Cheatgrass is infamous in the conservation world. The Eurasian species, which came to the United States in the last half of the 1800s as packing material or mixed in with grain, has spread to 49 states. The greatest impact has been in the Great Basin, where in some areas it’s overwhelmed native vegetation and dominates the landscape, covering about 10 to 12 million acres.
The biggest problem with cheatgrass is that it’s highly flammable. Most areas of the Intermountain West naturally burn every generation or two, but those full of cheatgrass dry out early and ignite easily, setting the landscape on fire every 3 to 10 years.
While the impacts of cheatgrass are well known, it turns out that other invasive grasses are serving as bio-arsonists in ecosystems across the United States. A new study in the Proceedings of the National Academy of Sciences took a look at 12 non-native grass species found in North America, finding that 8 of them are bumping up fire frequency by 150%.
To understand the fire impact of invasive grasses on a national scale, lead author Emily Fusco of the University of Massachusetts Amherst and her colleagues shortlisted invasive grass species they suspected of increasing fire frequency. Using the latest data on where these species occur, they were able to map out invaded and uninvaded areas with a resolution of 500 x 500 meters, or 64 acres per pixel.
The team then overlaid satellite data and fire records to see if the areas with nonnative, invasive grasses burned more frequently than normal between 2000 and 2015. Controlling for human and ecological factors that might lead to more wildfires, they found that 8 of the 12 species studied led to the increased frequency of wildfires across many different habitats. Cogon grass, native to Africa or East Asia, increased fire in southeast pine forests. African buffelgrass is causing deserts in the southwest that are not adapted to fire to burn. Japanese stiltgrass is making eastern forests more flammable, and the Intermountain West is infested with Mediterranean medusahead. Mediterranean grass, which has colonized much of the desert in southern California, triples fire frequency.
The work shows that the fire potential of invasive grasses is not just a problem in western rangeland, but a national concern. “Most of the work done up unto this point has been at a smaller scale, looking at one or two species within one ecosystem,” Fusco says. “This is the first time we’ve been able to really capitalize on big data and the ability to analyze big data sets to look at how invasive grass species across the U.S. might be impacting our national fire regimes.”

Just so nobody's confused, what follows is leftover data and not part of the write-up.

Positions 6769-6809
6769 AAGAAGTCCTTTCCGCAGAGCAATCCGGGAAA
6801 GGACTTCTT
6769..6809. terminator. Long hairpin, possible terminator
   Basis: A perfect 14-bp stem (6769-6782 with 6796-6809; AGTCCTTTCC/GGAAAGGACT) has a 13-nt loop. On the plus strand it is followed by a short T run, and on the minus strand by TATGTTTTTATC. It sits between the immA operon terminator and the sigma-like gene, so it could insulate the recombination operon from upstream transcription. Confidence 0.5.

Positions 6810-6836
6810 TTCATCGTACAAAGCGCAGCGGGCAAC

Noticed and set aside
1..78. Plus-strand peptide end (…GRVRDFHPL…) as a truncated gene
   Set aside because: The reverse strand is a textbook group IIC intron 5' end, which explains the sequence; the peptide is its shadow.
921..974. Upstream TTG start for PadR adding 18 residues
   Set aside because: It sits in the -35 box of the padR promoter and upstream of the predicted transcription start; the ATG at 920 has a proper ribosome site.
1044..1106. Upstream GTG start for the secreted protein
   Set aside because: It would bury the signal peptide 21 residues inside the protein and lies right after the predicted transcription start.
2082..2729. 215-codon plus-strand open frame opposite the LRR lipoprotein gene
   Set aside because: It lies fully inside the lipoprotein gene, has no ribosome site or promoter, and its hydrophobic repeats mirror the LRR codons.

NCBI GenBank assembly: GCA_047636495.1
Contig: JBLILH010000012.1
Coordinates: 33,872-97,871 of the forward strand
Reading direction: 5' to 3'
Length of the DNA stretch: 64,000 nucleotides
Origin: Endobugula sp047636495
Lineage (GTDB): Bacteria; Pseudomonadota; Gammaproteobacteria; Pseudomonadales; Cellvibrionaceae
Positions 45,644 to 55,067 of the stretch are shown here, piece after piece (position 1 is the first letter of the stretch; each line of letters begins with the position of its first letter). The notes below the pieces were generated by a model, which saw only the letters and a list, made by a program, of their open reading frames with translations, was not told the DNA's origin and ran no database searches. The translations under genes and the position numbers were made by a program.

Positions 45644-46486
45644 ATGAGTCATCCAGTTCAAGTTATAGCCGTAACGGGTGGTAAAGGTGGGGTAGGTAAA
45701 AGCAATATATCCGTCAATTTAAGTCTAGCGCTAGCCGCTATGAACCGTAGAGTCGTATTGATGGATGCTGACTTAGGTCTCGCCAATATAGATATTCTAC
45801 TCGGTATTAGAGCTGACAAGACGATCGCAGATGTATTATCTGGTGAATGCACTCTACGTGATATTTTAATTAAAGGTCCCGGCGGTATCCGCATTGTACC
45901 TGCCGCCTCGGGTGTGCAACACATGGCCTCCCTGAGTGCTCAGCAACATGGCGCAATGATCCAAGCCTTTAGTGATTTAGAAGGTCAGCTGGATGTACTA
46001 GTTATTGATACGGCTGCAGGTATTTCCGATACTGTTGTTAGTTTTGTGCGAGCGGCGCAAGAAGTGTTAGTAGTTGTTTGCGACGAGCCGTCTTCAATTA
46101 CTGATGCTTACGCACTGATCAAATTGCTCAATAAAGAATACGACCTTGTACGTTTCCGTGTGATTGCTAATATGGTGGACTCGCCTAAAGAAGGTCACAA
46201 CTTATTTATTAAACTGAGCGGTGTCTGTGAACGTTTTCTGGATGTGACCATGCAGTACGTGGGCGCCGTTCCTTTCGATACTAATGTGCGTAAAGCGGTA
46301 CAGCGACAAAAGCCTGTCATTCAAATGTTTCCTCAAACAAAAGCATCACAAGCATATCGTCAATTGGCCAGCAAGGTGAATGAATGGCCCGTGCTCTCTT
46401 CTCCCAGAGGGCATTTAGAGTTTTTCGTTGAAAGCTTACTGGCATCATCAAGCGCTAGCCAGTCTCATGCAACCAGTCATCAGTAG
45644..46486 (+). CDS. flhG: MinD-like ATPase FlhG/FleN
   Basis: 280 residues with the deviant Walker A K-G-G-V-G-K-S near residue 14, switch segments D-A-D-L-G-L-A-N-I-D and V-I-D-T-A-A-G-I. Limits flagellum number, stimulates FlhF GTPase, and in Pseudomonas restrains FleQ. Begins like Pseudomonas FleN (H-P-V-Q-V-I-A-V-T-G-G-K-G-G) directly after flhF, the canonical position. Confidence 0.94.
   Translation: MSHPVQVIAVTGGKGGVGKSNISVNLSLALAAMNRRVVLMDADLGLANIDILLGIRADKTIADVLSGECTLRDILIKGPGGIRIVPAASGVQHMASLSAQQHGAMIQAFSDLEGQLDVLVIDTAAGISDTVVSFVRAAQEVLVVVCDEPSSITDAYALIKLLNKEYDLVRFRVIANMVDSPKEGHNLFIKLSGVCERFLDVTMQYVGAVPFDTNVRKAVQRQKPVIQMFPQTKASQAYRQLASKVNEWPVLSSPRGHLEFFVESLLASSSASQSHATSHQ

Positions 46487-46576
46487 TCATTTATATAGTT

When tens of thousands of acres of cheatgrass go up in flames, it’s easy to understand the plant’s impact on native ecosystems. But Fusco says some of the impacts of these other grasses may be going under the radar. For instance, land managers may not notice an uptick in fires in ecosystems that already burn frequently, like pine forests. But the study suggests the addition of flammable grasses may be pushing these habitats to a point that native species can’t cope.
That means land managers may need to pay more attention to the spread of nonnative plants. “This work shows that invasive species are one of the ‘big three’ ways that people are changing fire regimes—climate change more than doubles the likelihood of fire, human ignitions triple the fire season and now we can add invasive species fueling fires,” ecologist Bethany Bradley, senior author of the study says in a statement.
Managing these grasses, however, is easier said than done. If the experience with cheatgrass is any indication, it will take dedicated research to deal with the invasive grasses. For decades, land managers battled cheatgrass using herbicides, which knocked down the annual plant for a few months but did nothing to stop the seeds in the soil from sprouting later.
Over the last decade, researchers have worked on turning a bacteria, Pseudomonas fluorescen, into a biocontrol agent which attacks cheatgrass at the root, causing stunted growth. Currently, one version called D7 is being tested and other strains of the bacteria are in the works. A selective herbicide called imazapic has also been used over the past decade to tackle large areas of cheatgrass. But none of these solutions are a silver bullet. They are expensive and need to be applied at the right time, using the right techniques for sometimes negligible results.
Fusco says her team’s work at least lets land managers know the scale of the problem. Even if they can’t currently eradicate the flammable species, it allows them to focus their resources on removing or keeping the grasses out of high-quality or sensitive habitats that won’t tolerate burning.
“A lot of people have been thinking about grass and fire for a long time. So I think they’re happy to see that there’s a way we can actually put some numbers behind what’s going on,” she says. “It makes it a little more concrete and a little easier to think about when you can look at it this way.”
Next, the team hopes to do some field work and drill down on several of the problem grasses to see if their spread has ecological impacts beyond increasing fire frequency.